I would like to programmatically find the directory depth of a relative path. So for example the depth of test/dir/hello is 3

More specifically I would like the directory depth so that I can create a symlink to a file located to the parent directory.

I have the following 2 parameters: ${current_path} and ${parent_file_to_lunk}

How can I determine the directory depth in ${current_path} so that I can create a relative symlnk to ${parent_file_to_lunk}?

Something like this but with as many ../ as the directory depth:

cd ${current_path} ; ln -s ../$parent_file_to_link}
  • See also GNU ln's -r option. With bash -O extglob, see ${current_path//+([^\/])/..} – Stéphane Chazelas Mar 19 '15 at 13:26
  • Do you mean that you want to create a /home/kostas/test/dir/hello/link -> /home/kostas/file/to/link actually expressed as a relative link /home/kostas/test/dir/hello/link -> ../../../file/to/link? – Stéphane Chazelas Mar 20 '15 at 14:21


parent_path=$(echo "$current_path"/ | sed -e "s|[^/]||g" -e "s|/|../|g")
cd "${current_path}" ; ln -s "${parent_path}${parent_file_to_link}"

This works simply by counting the slashes in "${current_path}".  The desired depth is one more than the number of slashes (e.g., the depth of test/dir/hello, which contains two slashes, is 3), so we simply add a slash: echo "$current_path"/.  Pipe it into sed.  Since we’re manipulating slashes, it’s easier to use a character other than / as the delimiter for sed’s s command; I like to use the vertical bar (|).  s|[^/]||g finds all characters that are not slash and replaces them with nothing.  In other words, it deletes all characters except for the slashes.  So, for the "${current_path}" value of test/dir/hello, we echo’d test/dir/hello/ and then chopped that down to ///.  Then s|/|../|g" changes every / into ../, so we end up with ../../../.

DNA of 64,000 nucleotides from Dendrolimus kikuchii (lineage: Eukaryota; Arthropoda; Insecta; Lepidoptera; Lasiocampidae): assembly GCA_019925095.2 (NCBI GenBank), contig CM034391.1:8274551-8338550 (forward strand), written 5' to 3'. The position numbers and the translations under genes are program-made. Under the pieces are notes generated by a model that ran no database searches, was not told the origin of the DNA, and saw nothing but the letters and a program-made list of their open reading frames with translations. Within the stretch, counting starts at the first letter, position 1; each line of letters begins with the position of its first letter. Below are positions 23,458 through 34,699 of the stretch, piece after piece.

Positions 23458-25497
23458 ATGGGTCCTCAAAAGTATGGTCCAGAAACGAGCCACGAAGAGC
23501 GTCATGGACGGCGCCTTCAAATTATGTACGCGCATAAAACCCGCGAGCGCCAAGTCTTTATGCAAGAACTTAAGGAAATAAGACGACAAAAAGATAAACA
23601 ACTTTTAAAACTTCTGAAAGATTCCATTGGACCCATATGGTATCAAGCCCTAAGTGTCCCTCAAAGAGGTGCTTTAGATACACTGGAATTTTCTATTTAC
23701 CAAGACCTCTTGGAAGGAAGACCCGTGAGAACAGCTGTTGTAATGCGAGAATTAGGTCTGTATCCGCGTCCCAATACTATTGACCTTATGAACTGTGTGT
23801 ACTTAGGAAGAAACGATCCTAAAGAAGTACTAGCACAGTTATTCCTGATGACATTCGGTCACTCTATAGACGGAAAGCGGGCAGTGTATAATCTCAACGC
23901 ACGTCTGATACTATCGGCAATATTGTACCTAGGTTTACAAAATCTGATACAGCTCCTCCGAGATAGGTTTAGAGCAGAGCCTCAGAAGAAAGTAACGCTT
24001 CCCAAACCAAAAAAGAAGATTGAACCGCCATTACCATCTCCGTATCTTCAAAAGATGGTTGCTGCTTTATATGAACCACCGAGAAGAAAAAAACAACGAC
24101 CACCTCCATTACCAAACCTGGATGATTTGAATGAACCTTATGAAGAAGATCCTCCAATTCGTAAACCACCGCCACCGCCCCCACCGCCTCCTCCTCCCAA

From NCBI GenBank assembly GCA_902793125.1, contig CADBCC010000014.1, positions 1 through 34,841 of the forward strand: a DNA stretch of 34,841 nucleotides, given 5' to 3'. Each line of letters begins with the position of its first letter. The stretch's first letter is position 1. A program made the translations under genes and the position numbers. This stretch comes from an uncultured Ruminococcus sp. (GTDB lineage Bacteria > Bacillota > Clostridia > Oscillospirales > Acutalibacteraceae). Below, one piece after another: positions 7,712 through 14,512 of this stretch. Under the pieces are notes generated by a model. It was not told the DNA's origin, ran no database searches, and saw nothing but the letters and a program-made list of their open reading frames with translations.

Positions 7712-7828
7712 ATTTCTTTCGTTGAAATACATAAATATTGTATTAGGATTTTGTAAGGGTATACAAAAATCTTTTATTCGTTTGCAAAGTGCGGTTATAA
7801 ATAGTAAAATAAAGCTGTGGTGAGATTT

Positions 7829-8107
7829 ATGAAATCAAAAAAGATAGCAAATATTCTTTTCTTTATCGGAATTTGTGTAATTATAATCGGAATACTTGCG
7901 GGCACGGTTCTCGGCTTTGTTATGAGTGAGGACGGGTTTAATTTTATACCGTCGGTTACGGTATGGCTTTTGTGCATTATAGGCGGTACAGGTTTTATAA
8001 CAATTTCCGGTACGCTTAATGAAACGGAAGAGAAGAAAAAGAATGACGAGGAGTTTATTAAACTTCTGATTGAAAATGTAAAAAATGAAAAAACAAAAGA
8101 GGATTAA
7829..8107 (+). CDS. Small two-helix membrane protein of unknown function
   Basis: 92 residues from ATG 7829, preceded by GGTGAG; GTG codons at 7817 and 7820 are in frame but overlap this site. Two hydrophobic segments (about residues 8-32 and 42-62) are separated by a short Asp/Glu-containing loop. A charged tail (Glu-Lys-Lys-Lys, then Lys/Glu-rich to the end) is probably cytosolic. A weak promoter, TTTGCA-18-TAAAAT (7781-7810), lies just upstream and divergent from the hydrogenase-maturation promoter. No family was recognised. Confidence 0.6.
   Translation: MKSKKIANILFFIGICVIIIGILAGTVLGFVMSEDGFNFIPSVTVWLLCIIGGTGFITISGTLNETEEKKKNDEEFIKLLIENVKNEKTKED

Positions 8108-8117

Note: this assumes that "${current_path}" does not have any excess (unnecessary) slashes in it.  For example, test/dir//hello and test/dir/hello/ are logically equivalent to test/dir/hello, but they contain a misleading number of slash characters, which will corrupt this process.

P.S. Always quote all shell variables unless you have a reason not to and you’re sure you know what you’re doing.  Using braces (as in ${variable_name}) is not the equivalent to quoting.


something like this should work

ln -s $file $(dirname $file)/../

Assuming you want to create a:

/home/kostas/test/dir/hello/link -> /home/kostas/file/to/link

symlink (assuming /home/kostas is your current directory), but using a relative link, that is:

/home/kostas/test/dir/hello/link -> ../../../file/to/link

Then you could do (with GNU ln):

$ current_path=test/dir/hello
$ parent_file_to_lunk=file/to/link
$ ln -rsvt "$current_path/" "$parent_file_to_lunk"
‘test/dir/hello/link’ -> ‘../../../file/to/link’

Without GNU ln, but with GNU bash -O extglob or zsh -o kshglob or ksh93:

$ ln -s "${current_path//+([^\/])/..}/$parent_file_to_lunk" "$current_path/"

(note that it assumes that the components of $current_path are not symlinks themselves)

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